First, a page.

The dramatic and spectacular subterranean caverns at Waitomo are also likely to have delighted the young queen when she visited in 1953. Glow worms, stalagmites and stalactites (plus a local hotel that’s rumoured to be haunted) make Waitomo Caves a must-visit.
One of the highlights of Prince Harry’s trip in 2015 was paddling a Māori waka (canoe) down the Whanganui River on the North Island. After the 40-minute experience, the royal admitted he was “knackered”. Whanganui experiences for mere mortals include jet-skiing, fishing, white-water rafting and kayaking.
New Zealand's helpful i-SITES
When Meghan Markle, now the Duchess of Sussex, visited New Zealand in 2014 she was full of praise for network of i-SITES which help tourists and locals with visitor information. The Duchess of Sussex was so impressed she wrote about them on her old blog The Tig saying, “All over NZ are i-SITE Visitor Information Centres where you get all sorts of information. You pop in and they'll tell you the best nearby campsite, local intel, park info, etc. Many people don’t book accommodation in advance—you can book places to stay through i-SITES, and the people who work there are super friendly and helpful.”
- Huka Lodge has 20 private dining spots, both indoors and out.
- The Māori name for Stewart Island, home to the Stewart Island Lodge, is Rakiura, which means “land of the glowing skies”.
- Matakauri Lodge is named after the Māori warrior chief who killed the giant Matau by fire so that he would never threaten his wife or tribe again.
- The first Masonic Hotel in Napier was destroyed by a fire in 1896. In 1931, the rebuilt hotel was ravaged by fire again, this time after the massive Hawkes Bay earthquake. It was rebuilt in 1932.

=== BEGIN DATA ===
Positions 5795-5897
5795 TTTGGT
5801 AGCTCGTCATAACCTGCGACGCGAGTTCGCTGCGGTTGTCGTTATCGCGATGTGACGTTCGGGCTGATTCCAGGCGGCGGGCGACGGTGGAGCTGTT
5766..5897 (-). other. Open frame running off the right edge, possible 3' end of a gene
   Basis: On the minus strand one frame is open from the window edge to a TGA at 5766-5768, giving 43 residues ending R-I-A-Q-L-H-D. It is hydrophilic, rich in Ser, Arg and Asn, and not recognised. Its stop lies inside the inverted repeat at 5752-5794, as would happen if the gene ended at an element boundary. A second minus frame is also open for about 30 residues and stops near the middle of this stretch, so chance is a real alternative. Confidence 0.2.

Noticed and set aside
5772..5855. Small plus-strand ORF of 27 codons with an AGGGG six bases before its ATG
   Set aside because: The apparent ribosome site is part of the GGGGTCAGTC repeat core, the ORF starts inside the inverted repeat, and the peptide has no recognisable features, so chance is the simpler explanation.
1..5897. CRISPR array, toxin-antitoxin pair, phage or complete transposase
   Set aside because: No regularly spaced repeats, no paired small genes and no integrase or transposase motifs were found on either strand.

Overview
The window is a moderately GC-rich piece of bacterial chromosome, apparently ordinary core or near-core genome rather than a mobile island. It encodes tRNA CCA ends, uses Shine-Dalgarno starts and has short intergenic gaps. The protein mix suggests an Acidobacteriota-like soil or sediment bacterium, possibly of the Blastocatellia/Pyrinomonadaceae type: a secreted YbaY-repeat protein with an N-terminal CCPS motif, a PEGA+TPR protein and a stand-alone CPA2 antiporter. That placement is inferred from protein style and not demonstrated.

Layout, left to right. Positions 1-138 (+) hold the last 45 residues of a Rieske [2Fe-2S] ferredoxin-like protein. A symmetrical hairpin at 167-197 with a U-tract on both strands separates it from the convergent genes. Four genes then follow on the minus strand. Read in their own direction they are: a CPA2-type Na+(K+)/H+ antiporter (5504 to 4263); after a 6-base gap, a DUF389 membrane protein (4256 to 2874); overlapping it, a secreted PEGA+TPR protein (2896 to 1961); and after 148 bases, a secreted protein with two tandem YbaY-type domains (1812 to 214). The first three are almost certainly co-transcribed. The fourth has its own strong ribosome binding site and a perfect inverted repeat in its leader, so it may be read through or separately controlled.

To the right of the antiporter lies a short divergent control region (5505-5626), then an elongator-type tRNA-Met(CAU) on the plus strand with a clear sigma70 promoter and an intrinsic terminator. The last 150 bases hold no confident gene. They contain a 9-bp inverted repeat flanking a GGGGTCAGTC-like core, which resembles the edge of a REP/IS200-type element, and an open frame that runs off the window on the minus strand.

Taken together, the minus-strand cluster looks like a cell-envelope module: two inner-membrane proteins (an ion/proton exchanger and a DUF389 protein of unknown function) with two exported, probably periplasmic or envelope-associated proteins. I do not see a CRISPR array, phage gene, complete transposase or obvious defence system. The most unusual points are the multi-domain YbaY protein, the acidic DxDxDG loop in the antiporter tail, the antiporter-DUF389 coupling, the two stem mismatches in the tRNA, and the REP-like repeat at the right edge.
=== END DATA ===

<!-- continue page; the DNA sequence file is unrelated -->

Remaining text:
- Wharekauhau Lodge is part of Wharekauhau Country Estate, a 1200ha working farm home to Angus cattle and 2500 Romney sheep.
- Huka Lodge executive chef Paul Froggatt, a Brit, has worked at four Michelin star restaurants, including the three-starred Le Relais Bernard Loiseau in France.
- Renowned New Zealand interior designer Virginia Fisher is behind the crisp clean style of Matakauri Lodge.
- Stewart Island is NZ’s third largest island, but it only makes up 0.6 per cent of the country’s total land area.
- Huka Lodge’s guest list is remarkable, and includes such luminaries as Bill Gates, Rupert Murdoch, Diana Ross, The Spice Girls, John Cleese, Muiccia Prada, Billy Crystal, Tilda Swinton and Sir Edmund Hillary.
- At Matakauri, cocktail hour is held every evening in the Picasso Bar, where three unglazed white ceramic plates by Picasso adorn the walls.
- The Queen wasn’t the only famous guest at the Art Deco Masonic Hotel: both Mark Twain and Anna Pavlova stayed at the Napier landmark, and have suites named in their honour.
- Spring water from Wharekauhau is used to make the acclaimed Lighthouse Gin.
- Stewart Island is featured in the book Top 100 Birding Sites of the World, and has New Zealand’s largest accessible population of native birds.
- The coffee table in the Upper Lounge at Matakauri is made from timber washed up on the north-west coast of NZ after the 2004 Indian Ocean tsunami.
- Wharekauhau is home to an almost 60-year-old Meyer lemon tree, which is used to create the house lemonade.
- American novelist James A. Michener wrote part of his novel Return to Paradise while staying at Huka Lodge.